Legal Toolkit Michigan Small Business and Litigation

What to Know About Small Business and Litigation


During the start-up phase and through the ongoing quest for long-term success, small businesses face a multitude of complex decisions, often to be made by one or two people. Small business decisions and plans typically include break-even analysis, competitive analysis, business start-up, ongoing strategy, funding, hiring, operations, marketing, property purchase or lease, legal protection, insurance, and taxes. Start-up tasks can be daunting to a small or one-person staff with limited finances; be sure to take advantage of federal, state, county, and city organizations focused specifically on small business development. Many of these not-for-profit or government organizations will provide free advice, mentoring, and information about funding available just for small businesses. See “Where to Read More” for links to recommended resources. During start-up and before any decisions are made or documents are signed, scheduling an appointment with a small business attorney is an important first step to get a quick picture of business issues in your state, and how best to protect your interests and build your small business successfully.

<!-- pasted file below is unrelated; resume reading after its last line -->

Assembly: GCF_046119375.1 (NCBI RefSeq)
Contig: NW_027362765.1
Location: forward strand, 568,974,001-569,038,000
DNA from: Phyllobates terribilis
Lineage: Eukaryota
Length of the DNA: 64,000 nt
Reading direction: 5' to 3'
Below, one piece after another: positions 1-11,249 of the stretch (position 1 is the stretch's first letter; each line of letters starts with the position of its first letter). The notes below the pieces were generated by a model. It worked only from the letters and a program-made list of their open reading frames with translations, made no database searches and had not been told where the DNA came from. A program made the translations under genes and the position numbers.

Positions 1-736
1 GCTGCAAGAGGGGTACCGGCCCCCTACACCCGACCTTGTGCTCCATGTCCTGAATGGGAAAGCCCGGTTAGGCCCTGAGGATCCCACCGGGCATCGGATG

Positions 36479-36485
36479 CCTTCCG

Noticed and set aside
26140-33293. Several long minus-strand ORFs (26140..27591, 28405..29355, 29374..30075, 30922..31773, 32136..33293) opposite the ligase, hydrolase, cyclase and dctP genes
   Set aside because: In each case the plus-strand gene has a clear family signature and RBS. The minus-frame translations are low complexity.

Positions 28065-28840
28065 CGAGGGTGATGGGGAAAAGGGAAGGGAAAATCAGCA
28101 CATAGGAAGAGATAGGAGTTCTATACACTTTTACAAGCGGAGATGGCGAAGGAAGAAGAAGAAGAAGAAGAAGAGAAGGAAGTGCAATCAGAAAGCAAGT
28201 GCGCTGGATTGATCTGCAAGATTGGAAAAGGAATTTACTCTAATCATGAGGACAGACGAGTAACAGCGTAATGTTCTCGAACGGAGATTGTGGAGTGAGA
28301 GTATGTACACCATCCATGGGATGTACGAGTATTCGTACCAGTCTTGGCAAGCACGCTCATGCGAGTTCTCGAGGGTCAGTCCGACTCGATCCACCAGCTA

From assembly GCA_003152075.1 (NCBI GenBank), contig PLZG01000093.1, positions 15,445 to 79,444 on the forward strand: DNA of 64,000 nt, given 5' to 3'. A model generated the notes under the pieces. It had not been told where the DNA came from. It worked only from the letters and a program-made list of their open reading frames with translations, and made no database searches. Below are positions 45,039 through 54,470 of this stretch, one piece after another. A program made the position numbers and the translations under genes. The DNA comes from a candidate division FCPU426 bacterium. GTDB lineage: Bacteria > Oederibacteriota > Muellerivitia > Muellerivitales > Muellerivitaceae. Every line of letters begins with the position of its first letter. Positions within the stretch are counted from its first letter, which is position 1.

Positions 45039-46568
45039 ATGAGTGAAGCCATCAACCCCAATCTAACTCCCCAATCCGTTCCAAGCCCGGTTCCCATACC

Small businesses can be organized into various forms, depending on the owner(s), partners, family members, investors, tax considerations, liability considerations, financing, and type of business. Commonly, small businesses are formed as Limited Liability Companies (LLC), Limited Liability Partnerships (LLP), Sole-proprietorships, ’S’ Corporations, ’C’ Corporations, or Family Limited Partnerships (FLP). With the exception of Sole-proprietorships, businesses must file "articles of organization" or "articles of incorporation" with the Secretary of State’s office in order to legally conduct business. A small business attorney can advise you about the best form of business organization for your small business and the degree of flexibility and personal liability associated with each one. An accountant or tax professional can advise you about tax considerations for the different forms of business organization and a business insurance agent can discuss insurance coverage for your business.


Operating Agreements are legal documents that formally state how a Limited Liability Company (LLC) will operate. Operating agreements formally address percentage of LLC ownership that members will enjoy, management plans for the business, rights and responsibilities of members, members’ voting rights, distribution of profits and losses, and future transition of the company ownership (e.g. if one member dies or wishes to sell their percentage of the business). A small business that has an "Operating Agreement" created and filed by an attorney has the benefit of clear expectations and protection for all members and/or investors and may make the business more attractive to banks for financing/funding. While it is possible for members to write their own operating agreement, an attorney, familiar with the business laws in each state, can best address issues and protect members and investors.